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    Ahhh. Much better than what I saw this morning. :)
     
  10. kram242

    kram242 Administrator Staff Member

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    Thanks guys! Its really coming along and we are so happy with it. We just found out tonight that if you type (for instance) 'pulley' in the search without hitting enter all the products containing the word pulley will come up and you can click on the one you want!
    Thanks again
    Mark and Trish
     
  11. kram242

    kram242 Administrator Staff Member

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    More pictures :D

    Attached files [​IMG] [​IMG] [​IMG] [​IMG] [​IMG] [​IMG] [​IMG] [​IMG]
     
  12. jkarnacki

    jkarnacki Member

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    Good stuff guyz! The cut you did on the live show (even though the settings were wrong) was pretty cool. It's amazing how the bit can travel hundreds of inches and somehow end up at the exact same place (you mentioned this when it cut the fuse - you could not even tell where the cut started or ended). How does the machine know how far it's moving? Of course the computer is sending coordinates to the driver board, and the board to the motors, but how does it measure units? Do the motors literally have "steps" like servos do? That is, for example, 100 steps of the motor = 1 in bit movement.

    - Jeff
     
  13. Anonymous

    Anonymous New Member

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    Jeff, that is exactly how all the PP s work, with stepper motors. Each machine will have slight variations, but there are approximately 2000 steps per inch with the gearing that's in place on my MK1.5, and I expect the MK2 and III are very similar.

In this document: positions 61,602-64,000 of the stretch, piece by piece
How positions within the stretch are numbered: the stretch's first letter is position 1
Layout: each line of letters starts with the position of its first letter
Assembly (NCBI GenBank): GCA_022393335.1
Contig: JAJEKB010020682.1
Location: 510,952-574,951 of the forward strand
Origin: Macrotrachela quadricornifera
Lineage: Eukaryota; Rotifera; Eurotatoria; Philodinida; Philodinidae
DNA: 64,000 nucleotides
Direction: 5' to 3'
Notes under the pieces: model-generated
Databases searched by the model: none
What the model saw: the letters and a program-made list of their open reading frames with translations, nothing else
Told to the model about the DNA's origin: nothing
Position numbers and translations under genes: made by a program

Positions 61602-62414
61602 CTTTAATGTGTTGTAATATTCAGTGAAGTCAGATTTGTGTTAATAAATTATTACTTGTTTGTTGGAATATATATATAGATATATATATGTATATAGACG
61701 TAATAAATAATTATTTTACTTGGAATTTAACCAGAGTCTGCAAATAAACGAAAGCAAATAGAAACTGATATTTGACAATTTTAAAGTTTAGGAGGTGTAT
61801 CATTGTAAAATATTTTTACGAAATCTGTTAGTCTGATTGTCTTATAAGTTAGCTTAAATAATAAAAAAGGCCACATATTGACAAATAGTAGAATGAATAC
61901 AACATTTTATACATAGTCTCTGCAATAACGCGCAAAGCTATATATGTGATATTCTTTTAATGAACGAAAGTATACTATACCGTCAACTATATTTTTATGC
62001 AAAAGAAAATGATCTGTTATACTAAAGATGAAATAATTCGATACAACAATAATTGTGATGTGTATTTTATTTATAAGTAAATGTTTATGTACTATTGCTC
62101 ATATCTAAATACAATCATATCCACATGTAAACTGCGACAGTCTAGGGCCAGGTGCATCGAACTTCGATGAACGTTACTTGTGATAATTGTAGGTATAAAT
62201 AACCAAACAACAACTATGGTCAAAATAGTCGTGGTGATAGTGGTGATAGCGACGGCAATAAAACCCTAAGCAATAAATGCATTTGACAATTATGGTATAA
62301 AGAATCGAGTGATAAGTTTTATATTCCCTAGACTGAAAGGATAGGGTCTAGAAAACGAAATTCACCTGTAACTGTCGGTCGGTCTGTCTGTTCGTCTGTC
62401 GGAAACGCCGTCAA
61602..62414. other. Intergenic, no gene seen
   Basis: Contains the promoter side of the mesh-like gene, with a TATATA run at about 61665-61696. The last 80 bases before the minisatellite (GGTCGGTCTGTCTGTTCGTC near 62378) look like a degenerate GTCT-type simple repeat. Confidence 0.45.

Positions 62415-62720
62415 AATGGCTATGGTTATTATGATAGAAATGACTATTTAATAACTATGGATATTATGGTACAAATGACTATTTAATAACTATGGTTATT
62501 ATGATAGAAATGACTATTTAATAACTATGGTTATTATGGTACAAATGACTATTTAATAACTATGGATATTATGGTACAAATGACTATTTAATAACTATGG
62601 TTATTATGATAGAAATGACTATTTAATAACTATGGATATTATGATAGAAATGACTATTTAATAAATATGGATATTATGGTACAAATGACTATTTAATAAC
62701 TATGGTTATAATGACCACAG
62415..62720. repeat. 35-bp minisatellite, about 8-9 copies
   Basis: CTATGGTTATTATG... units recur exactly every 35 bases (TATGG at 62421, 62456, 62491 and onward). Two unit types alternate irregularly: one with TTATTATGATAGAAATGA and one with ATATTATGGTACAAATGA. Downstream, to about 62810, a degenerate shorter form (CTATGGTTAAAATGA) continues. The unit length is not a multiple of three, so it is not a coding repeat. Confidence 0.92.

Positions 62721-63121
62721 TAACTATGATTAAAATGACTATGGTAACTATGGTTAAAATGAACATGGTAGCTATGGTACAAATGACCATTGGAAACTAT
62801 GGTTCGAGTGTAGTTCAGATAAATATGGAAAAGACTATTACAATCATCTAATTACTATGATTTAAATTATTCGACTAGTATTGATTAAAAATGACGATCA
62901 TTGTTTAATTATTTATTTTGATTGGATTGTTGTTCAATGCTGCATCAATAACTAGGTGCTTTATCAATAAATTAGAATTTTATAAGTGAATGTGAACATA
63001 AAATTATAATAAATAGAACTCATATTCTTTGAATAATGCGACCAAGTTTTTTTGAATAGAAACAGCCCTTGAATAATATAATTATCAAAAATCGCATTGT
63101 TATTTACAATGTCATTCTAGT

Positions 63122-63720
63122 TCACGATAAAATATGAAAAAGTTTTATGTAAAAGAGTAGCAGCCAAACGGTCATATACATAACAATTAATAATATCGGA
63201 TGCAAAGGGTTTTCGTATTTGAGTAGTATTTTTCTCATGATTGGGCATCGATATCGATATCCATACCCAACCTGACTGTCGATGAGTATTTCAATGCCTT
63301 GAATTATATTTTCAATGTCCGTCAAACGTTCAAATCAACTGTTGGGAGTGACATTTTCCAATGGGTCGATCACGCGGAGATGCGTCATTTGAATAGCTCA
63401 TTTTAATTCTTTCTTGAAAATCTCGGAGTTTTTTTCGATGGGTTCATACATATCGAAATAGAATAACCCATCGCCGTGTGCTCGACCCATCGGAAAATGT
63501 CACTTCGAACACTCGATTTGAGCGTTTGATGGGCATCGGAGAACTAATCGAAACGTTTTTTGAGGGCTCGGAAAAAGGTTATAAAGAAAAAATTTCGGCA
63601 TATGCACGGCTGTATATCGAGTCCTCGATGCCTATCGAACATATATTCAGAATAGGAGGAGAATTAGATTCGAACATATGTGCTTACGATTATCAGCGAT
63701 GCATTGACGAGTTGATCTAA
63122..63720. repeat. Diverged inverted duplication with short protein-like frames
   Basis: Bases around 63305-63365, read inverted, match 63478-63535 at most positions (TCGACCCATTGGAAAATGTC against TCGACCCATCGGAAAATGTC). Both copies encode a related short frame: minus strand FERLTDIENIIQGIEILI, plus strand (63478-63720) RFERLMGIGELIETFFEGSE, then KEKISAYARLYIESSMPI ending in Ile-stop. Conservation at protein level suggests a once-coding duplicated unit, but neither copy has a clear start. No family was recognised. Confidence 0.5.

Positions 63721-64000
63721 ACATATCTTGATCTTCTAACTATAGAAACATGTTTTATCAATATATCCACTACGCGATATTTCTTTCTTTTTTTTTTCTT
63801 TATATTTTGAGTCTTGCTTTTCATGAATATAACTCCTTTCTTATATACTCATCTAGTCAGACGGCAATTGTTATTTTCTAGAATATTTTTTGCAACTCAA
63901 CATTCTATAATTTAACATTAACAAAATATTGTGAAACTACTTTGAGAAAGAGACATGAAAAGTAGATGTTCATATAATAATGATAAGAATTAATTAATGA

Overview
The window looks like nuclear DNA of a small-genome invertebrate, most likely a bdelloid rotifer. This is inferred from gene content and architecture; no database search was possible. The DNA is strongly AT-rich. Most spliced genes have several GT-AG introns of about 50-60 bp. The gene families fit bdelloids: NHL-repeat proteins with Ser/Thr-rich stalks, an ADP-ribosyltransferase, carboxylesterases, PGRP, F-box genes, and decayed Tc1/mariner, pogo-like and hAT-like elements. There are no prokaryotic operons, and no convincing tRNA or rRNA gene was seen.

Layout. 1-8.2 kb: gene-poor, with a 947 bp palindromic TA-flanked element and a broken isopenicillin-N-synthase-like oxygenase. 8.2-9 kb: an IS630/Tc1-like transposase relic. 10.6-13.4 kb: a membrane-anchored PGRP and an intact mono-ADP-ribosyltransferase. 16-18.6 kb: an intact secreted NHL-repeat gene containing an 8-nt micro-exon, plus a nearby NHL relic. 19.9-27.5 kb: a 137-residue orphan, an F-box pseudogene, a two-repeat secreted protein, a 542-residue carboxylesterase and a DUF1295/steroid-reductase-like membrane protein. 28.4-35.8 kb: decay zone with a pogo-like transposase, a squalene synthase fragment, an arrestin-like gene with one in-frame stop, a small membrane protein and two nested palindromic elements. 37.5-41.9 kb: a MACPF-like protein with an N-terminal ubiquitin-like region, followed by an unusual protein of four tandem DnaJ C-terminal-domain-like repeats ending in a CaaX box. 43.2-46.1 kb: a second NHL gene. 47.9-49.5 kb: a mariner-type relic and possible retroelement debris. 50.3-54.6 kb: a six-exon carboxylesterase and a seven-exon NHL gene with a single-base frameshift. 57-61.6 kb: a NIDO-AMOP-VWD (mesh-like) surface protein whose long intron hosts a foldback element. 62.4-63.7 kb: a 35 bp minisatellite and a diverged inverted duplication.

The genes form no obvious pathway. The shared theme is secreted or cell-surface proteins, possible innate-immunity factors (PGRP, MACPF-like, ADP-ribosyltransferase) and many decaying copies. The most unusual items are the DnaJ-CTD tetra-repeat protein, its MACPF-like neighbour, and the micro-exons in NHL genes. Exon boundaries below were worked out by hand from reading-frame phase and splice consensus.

The magic is to get the machine "tuned" properly so there are no rough or tight spots in the axis travel, so the steppers don't miss any steps. Once that's done, they will repeat steps within a couple thousandths or less.
     
  14. kyyu

    kyyu Active Member

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    Actually, rc servos don't really have steps. They are closed loop, meaning they get position feedback from a potentiometer. So they can be commanded to go to any position and they will go to the same spot each time. On the other hand stepper motors actually, only move in steps. They are open loop, meaning they don't have any feedback device to tell them their position. So the cnc machine doesn't really sense it's position. It relys on the fact that stepper motors are designed to move a precise step, each and every time. And it just counts the steps and assume it's at so and so position. Hence the term "missing steps", which means the cnc machine is not where it expects it to be. So why use stepper motors. It's because it's cheaper and less complicated. And as you have seen, they work very well, for our needs. And yes, you need to calibrated each axis. You set this in the control software, X number of steps/inch for each axis.

    -Kwok